Posts Tagged ‘run’

Speed Racer

Sunday, May 24th, 2015

I never sleep well before running events. It’s quite frustrating as my body could quite easily use that energy when running excessive numbers of kilometres. However, I arrived at the start line for the HBF Run for a Reason on William Street at about 6.10am and waited for my cousin Kate and her friend Karina to arrive. As they walked towards me bleary eyed and we all grunted at each other, it was relieving to see that I wasn’t the only one lacking sleep.

There were about 3500 people competing in the half marathon and another of 28,000 completed the 4km or 12km courses. It is always so nice to see so many people participating in events like these. The atmosphere is very positive and supportive and it is a great way to spend a Sunday morning.

The race started at 6.30am with a hill climb up Malcolm Street in the first kilometre. Big thanks to Kate and Karina who helped me up this hill. I hate hills and Kate took the lead and powered us up. She then told me to be on my way as I had a time to beat – Sir Pubert had clearly been in a good mood the day before and had promised me dinner (to the value of £20… wow…) if I completed the half marathon in 1 hour 56 minutes or less. I was quietly confident but Kate and Karina’s pace meant that I wouldn’t make that time so I wished them well on their journey and picked up speed. As many of you know, I’ll do anything for food and running slightly faster seemed achievable.

Mum, Dad and Cali were waiting to cheer me on in Kings Park which was fantastic – not many other competitors had street side cheer squads so I was very honoured. After I had passed them, a fellow runner commented on my Paris Marathon tshirt and we started chatting. He and I ran together for the majority of the course so more thanks go to my new running buddy, Courtney, for distracting me from the pain.

The course was very enjoyable with plenty of good views in Kings Park, along the river and through the city. The long stretch along the Graham Farmer freeway was a bit dull and tedious and seemed to go forever. However a chocolate flavoured Gü gel spurred me on and my legs continued to feel pretty good.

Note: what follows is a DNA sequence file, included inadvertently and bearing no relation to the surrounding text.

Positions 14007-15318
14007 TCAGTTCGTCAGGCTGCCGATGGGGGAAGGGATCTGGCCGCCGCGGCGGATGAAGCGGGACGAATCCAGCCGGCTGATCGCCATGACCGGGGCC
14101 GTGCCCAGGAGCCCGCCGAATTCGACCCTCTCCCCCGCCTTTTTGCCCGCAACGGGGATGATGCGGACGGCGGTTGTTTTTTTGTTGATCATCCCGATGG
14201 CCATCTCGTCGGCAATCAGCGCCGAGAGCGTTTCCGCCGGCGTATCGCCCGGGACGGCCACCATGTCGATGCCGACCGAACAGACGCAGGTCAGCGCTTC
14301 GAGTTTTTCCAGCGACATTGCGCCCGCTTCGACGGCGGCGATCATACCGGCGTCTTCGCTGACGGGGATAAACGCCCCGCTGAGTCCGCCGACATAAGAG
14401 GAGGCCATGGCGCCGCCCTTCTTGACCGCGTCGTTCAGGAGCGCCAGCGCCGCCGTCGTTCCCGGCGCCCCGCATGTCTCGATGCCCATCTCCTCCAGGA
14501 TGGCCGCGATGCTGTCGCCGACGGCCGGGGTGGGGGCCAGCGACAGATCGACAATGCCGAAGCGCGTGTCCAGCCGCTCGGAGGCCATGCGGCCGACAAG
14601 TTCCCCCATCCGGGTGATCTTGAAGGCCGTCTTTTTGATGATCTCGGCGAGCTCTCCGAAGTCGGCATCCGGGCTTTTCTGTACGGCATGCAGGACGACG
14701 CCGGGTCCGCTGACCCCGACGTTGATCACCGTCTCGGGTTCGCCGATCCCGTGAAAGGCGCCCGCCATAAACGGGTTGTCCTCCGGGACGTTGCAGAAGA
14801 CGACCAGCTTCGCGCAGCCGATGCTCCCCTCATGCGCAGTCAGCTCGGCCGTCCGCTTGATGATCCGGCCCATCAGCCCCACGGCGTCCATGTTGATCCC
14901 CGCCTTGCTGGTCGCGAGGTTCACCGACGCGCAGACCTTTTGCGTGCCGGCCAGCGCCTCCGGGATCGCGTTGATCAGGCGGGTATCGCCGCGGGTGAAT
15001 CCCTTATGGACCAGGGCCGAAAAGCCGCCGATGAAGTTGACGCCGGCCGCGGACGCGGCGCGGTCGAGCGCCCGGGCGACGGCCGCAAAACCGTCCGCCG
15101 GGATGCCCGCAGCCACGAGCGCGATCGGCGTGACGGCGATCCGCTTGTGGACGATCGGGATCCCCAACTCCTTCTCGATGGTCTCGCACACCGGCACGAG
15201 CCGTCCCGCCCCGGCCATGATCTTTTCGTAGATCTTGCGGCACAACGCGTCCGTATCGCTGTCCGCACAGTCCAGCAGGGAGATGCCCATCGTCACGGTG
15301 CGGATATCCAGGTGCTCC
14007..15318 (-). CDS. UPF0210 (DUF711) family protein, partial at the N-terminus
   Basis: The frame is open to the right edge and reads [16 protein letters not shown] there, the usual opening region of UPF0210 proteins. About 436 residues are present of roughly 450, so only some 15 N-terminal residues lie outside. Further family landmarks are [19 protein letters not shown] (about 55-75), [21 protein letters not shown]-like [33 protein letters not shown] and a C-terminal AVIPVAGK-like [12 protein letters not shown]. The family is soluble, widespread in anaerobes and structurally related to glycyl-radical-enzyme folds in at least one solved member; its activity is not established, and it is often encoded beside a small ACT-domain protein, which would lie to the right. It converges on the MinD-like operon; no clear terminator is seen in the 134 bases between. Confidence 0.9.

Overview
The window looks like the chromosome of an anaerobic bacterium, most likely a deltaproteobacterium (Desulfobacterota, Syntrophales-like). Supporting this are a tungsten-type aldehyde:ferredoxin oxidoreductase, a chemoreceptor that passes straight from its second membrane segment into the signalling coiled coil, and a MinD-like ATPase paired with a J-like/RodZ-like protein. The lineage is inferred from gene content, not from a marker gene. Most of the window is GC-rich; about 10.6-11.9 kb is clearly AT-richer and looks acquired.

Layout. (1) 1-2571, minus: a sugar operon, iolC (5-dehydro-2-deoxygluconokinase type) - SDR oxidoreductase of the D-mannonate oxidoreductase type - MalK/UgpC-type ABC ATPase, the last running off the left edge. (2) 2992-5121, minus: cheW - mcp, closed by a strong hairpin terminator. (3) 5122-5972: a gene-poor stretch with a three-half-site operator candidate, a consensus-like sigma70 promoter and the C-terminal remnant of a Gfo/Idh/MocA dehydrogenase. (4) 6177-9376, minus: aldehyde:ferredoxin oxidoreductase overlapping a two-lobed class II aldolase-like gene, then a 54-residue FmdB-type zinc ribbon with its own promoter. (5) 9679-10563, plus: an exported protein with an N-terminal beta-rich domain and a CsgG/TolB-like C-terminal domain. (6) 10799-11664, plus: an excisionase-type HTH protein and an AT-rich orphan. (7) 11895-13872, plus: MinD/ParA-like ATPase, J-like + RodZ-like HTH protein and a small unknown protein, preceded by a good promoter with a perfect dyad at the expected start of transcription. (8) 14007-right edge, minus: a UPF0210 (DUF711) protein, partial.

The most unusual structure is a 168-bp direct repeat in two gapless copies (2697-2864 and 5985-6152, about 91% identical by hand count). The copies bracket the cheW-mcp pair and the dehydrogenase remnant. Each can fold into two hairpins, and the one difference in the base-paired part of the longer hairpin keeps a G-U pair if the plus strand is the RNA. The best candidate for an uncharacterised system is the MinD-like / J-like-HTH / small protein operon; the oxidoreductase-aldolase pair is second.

The final five kilometres were rather painful as I became aware that time was going against me and I needed to pick up speed. So I said farewell to Courtney and told my legs to move it. The final kilometre was just ow. My thighs are questioning my logic, however I am very, very, VERY happy to say that Sir Pubert is taking me out for dinner. With a final time of 1 hour and 55 minutes, than £20 meal is going to taste oh so good.

Another medal!

Another medal!

Daily Triathlon

Sunday, March 8th, 2015

After being back in Perth for a month, I am now feeling more ‘at home’ as I have found myself a morning routine. I like to say that I complete a triathlon every morning before work but that may be a slight exaggeration.

5.50am – My alarm goes off and I regret having set it the night before. It takes me 20 or so minutes to roll out of bed, wash my face and get changed before going for a run. Most mornings I will do a 7 kilometre run, trying to get back home just before 7am.

7am – I drive to the beach with Mum, Dad and Cali for a quick swim. The last few mornings have been absolutely glorious – the water has been calm and clear and you can spot fish swimming around your legs. After a quick paddle and splash about in the ocean, we get back in the car and head home.

north cottesloe beach

Mornings at the beach.

8.45am – Having showered, dressed and eaten breakfast I quickly throw together my things for work and jump on my bike. The final leg of the triathlon is a 3 kilometre ride on my 3-speed, dutch style bike, avoiding hills as much as possible. Unfortunately the route to work requires me to go uphill, and while my bike is super stylish, it is in no way designed to go up hills.

By 9am I am at my desk having completely a fairly pathetic triathlon. And then I fall asleep.

Yet Another Half Marathon

Tuesday, February 24th, 2015

Call me stupid, but I felt 2015 was lacking a physically painful experience and so this morning I signed up for a half-marathon. I really enjoy the idea of half-marathons – not too long that you die, but long enough that it hurts to sit down the next day. I saw an advertisement for the HBF Run for a Reason event in May and got a tad excited. An organised run with water stations, cheering onlookers and a real finish line? Yes, please!

I don’t normally attempt to raise money when I do these races as it adds extra pressure to me completing the race and who really wants to pay to watch me suffer? But this time I have decided that I may as well see if people would like to donate money for Arthritis WA. Many of my family members, particularly my Grandma, are riddled with this painful condition and I will inevitably be next. So, raising money so that smart people can find a cure seems like a good idea.

If you’re feeling generous or would just really like to pay money to see me turn into a beetroot with sore legs, please donate via my ‘Everyday Hero‘ page. I definitely don’t think running 21 kilometres is heroic but it’s better than doing nothing, I guess.